Mon, 27 Mar 2023
Everyone seems to agree that the Sagrada Família will (when it's finished) have eighteen spires:
Writing about this last week I was puzzled. Which spire is which? Some of the evangelists were apostles, so do they get two spires each? And one apostle was Judas Iscariot, what about him? Did Gaudí plan a glorious spire for Judas the betrayer?
I remember when Richard Nixon died, there was some question about whether he would get a commemorative stamp like all the other presidents did when they died. The U.S. Postal Service was unequivocal: when a president dies, he gets a stamp. Even Nixon. I wondered if maybe the spires are like that.
Apparently not, the Christians have already dealt with this problem. Acts 1 explains that Simon Peter proposed that someone should be appointed to take Judas's position so that there would be twelve apostles to witness the resurrection. (Twelve is important, it symbolizes perfection. For example, when Jesus feeds the multitude with the loaves and fishes, there are twelve baskets of leftovers.) The disciples pick two candidates and then let God choose one at random, Matthias. The Sagrada Família has a spire for Matthias, and none for Judas Iscariot. Probably a good move on Gaudí's part, nobody would have wanted to work on it.
Researching this would have been very difficult if I had not discovered this helpful floor plan of la Sagrada Família, apparently on display in the basement museum of the Sagrada Família.
Confusing the issue are:
Nevertheless I think I've worked it out.
First, here are the locations of the eighteen spires and their labels:
The four big spires (green circles) are the evangelists, clustered around Jesus. They are easy to identify because the labels are nice and clear. Counterclockwise from the lower left (south) they are:
Each of these spires sits over four of the columns (little orange circles) of the transept, one named for the same evangelist, and three named after three apostles.
The apostles are in three groups, as is traditional. The Sagrada Família has three façades, and one group of apostles stands at each façade. The main front façade is the “Glory” (Gloria) façade, with (bright blue circles) spires representing:
Gaudí put Peter and Paul in the middle, perhaps because they are more important, with Peter on the right-hand side.
On the left side of the picture is the “Passion” (Passio) façade. I marked the spires with greenish-blue circles:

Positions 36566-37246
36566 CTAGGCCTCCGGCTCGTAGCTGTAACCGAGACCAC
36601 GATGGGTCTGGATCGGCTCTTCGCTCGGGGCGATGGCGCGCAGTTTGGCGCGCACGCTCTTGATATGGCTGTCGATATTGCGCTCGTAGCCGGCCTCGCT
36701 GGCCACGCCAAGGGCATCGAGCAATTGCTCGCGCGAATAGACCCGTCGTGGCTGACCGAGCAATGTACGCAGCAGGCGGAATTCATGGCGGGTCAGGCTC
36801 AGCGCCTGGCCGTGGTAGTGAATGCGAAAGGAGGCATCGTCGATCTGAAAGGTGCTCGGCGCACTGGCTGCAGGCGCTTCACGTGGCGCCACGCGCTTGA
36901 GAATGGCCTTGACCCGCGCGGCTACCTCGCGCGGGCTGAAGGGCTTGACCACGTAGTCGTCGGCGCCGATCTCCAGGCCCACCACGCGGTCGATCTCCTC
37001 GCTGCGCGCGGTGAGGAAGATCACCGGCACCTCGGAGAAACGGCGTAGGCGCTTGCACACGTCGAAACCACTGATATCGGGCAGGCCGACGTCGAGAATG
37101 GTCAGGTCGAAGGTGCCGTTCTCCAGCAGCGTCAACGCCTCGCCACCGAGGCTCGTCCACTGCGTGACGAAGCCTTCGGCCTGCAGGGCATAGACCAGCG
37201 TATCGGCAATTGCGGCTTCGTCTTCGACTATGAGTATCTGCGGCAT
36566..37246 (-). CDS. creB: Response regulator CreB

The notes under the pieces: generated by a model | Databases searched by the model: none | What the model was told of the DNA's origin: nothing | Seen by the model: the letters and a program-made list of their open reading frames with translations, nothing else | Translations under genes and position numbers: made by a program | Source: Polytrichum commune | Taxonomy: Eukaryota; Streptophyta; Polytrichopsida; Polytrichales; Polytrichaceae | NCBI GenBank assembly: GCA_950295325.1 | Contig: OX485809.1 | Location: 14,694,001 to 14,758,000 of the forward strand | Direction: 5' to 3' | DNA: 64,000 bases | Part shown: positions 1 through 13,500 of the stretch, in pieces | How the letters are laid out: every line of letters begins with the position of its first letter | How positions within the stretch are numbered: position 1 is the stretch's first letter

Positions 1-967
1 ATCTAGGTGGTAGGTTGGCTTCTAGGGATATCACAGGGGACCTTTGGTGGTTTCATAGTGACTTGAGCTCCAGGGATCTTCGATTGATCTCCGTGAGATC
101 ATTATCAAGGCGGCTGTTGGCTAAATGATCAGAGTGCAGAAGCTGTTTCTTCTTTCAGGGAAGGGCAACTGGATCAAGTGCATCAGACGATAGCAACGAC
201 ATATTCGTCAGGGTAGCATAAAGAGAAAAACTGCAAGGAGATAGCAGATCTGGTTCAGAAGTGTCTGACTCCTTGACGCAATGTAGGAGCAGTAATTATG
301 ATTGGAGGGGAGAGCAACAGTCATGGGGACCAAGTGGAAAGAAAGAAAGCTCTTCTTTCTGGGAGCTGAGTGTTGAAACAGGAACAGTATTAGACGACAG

Matthew (the publican) should have been in this group but seems to have been displaced by James. One would expect James to be over on the other side with Simon the Zealot, but he's here for some reason. I don't know why Matthew was left out. I suppose it is because he is sometimes identified as Matthew the Evangelist. If Gaudí had understood him this way, he would have felt that Matthew already had his own spire, and would have replaced him similar to how John was replaced with Paul at the front.
On the right side of the picture is the “Nativity” (Naixement) façade. Its four spires, marked with pinkish-blue circles, are:
Normally Barnabas would have been James the Lesser, be he's over on the other side. As I mentioned earlier, Matthias has replaced Judas Iscariot.
I wonder if Matthew the Apostle is sitting around in the afterlife, stewing about having been left out? I suppose not, he's too busy dancing around the Eternal Throne. But maybe there's a lesson there about not having the same name as a more important person who comes after you.
I hope the post office makes the commemorative Donald Trump stamp really big, so I can wipe my ass with it.
[ Addendum: The flag of the European Union has twelve stars, because twelve symbolizes perfection. They emphasize that the twelve stars are not related to the number of countries in the Union, wisely declining to repeat the mistake made by the United States. It was Simon Cozens who brought to my attention the significance of the twelve baskets of leftovers. ]